WOODWARD v. The STATE.
After a bench trial, William Woodward was convicted of possession of cocaine, driving without insurance, and driving while his license was revoked. He appeals, challenging the denial of his motion to suppress.
Upon review of the denial of a motion to suppress, the appellate court construes the evidence in the light most favorable to the trial court's judgment, and its findings of fact based on conflicting evidence must be accepted unless clearly erroneous.1 So construed, the evidence shows that police officers were observing and following Woodward's truck when he made “an abrupt right turn into a driveway” without signaling. Officers then stopped Woodward, and when asked for his driver's license and proof of insurance, Woodward replied he had neither. One of the officers then asked Woodward how much “dope” he had in the vehicle, to which Woodward replied “a little bit.” Woodward indicated where the drugs were in the vehicle, and officers recovered what was later tested to be cocaine. The trial court denied the motion to suppress, finding that the stop of Woodward's vehicle was not pretextual in that he committed the traffic offense of failing to use a turn signal in violation of OCGA § 40-6-123.
Woodward argues that he was not required to use a turn signal in this circumstance and that there is no testimony that his failure to signal endangered anyone's safety. In support of this assertion, Woodward cites Clark v. State,2 which is not controlling as it is physical precedent only.3 Moreover, Clark, is distinguishable in that the police officer in that case was 300 feet behind the defendant's vehicle.4 And “in ruling that the defendant was not required to use his turn signal, this Court stated that this type of exit ramp is designed to emerge from the outside traffic lane and allows vehicles to enter safely from that lane without the use of a turn signal when no other vehicles are in the area.”5 In Clark it was undisputed that there were no other cars in the vicinity.6
Here, however, it is undisputed that the officers' car was immediately behind Woodward's vehicle, and Woodward himself testified that he was aware that the officers were behind him. Although Woodward testified that he did in fact use his turn signal, the credibility of the witness and the weight to be given his testimony rest with the trier of fact.7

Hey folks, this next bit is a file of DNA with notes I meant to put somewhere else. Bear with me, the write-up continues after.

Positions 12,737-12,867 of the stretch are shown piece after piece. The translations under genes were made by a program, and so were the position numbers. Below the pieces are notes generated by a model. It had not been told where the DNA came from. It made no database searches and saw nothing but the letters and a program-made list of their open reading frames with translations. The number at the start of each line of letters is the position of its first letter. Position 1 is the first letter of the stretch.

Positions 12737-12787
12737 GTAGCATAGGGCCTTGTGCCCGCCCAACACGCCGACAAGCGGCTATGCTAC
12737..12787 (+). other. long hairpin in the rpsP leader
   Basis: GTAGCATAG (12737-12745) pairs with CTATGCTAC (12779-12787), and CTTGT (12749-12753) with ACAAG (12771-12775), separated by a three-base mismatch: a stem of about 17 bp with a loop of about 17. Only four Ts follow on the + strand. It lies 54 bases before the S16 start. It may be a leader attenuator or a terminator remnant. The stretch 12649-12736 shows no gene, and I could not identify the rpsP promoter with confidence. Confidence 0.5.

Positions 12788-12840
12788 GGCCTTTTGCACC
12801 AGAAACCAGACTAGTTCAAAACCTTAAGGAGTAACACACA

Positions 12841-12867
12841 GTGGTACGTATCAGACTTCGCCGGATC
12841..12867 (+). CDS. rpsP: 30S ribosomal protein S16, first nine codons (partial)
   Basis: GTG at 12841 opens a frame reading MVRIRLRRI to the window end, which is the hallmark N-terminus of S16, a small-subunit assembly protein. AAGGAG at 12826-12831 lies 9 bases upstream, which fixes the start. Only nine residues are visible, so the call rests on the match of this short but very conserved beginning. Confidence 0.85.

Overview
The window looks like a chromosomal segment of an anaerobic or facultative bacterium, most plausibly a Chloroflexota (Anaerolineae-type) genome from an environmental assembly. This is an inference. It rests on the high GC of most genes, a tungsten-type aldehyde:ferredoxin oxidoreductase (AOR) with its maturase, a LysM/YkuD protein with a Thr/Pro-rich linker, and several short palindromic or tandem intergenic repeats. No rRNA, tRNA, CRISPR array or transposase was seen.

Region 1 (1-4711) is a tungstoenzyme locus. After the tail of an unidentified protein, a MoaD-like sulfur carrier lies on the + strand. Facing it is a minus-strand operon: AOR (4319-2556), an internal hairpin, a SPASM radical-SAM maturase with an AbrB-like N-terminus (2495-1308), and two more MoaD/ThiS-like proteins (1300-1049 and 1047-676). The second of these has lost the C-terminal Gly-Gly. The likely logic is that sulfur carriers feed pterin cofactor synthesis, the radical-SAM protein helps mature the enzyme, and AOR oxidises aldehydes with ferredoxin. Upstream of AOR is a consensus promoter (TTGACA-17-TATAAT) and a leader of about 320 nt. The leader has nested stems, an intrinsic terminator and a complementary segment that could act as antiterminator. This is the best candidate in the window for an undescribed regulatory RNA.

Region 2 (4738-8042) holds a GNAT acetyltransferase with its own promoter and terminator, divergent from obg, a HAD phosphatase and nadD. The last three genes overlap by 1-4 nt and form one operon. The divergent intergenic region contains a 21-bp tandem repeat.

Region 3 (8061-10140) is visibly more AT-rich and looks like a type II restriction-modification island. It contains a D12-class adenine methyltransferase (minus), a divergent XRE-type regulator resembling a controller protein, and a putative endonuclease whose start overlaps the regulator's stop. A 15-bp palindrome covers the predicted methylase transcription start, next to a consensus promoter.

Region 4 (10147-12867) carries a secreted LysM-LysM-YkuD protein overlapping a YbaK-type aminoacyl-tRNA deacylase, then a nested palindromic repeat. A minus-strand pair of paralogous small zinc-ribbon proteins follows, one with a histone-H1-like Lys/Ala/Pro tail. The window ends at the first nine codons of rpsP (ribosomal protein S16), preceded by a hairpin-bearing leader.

In accordance with OCGA § 40-6-123, Woodward was required to use his signal to alert the officers behind him of his intention to turn right.8 Upon observing Woodward commit a traffic offense, the officers were authorized to stop him.9
Woodward also contends that the officer did not conduct a mere traffic stop investigation but instead immediately and without articulable suspicion expanded the scope of the investigation by inquiring whether Woodward had drugs in his vehicle. Once it was evident that Woodward had no license or insurance, the officers were empowered to arrest Woodward and to conduct a vehicle search pursuant to a lawful arrest, whereupon the cocaine would have been discovered.10 Therefore, any alleged error on the part of the officers in questioning Woodward is overshadowed by the inevitable discovery of the cocaine.11
The court did not err in denying the motion to suppress.
1. Roberts v. State, 242 Ga.App. 120, 527 S.E.2d 617 (2000).
2. 208 Ga.App. 896, 432 S.E.2d 220 (1993) (physical precedent only).
3. Court of Appeals Rule 33(a).
4. Clark, supra, 208 Ga.App. at 898(1), 432 S.E.2d 220.
5. (Punctuation omitted.) Trippe v. State, 219 Ga.App. 250-251, 464 S.E.2d 655 (1995), citing Clark, supra, 208 Ga.App. at 898(1), 432 S.E.2d 220.
7. State v. Aguirre, 229 Ga.App. 736, 737, 494 S.E.2d 576 (1997).
8. Trippe, supra, 219 Ga.App. at 251, 464 S.E.2d 655.
9. Harris v. State, 239 Ga.App. 537, 540(2)(a), 521 S.E.2d 462 (1999); Buffington v. State, 229 Ga.App. 450, 451, 494 S.E.2d 272 (1997) (“if the arresting officer witnessed the driver breaking even a relatively minor traffic law, a motion to suppress under the Fourth Amendment arguing that the stop was pretextual must fail.”) (citation omitted).
10. See Vega v. State, 236 Ga.App. 319, 320, 512 S.E.2d 65 (1999).
11. See Gearin v. State of Ga., 218 Ga.App. 390, 391(1), 461 S.E.2d 562 (1995) (when evidence would inevitably be discovered without reference to police error, the evidence is admissible).
POPE, P.J., and MIKELL, J., concur.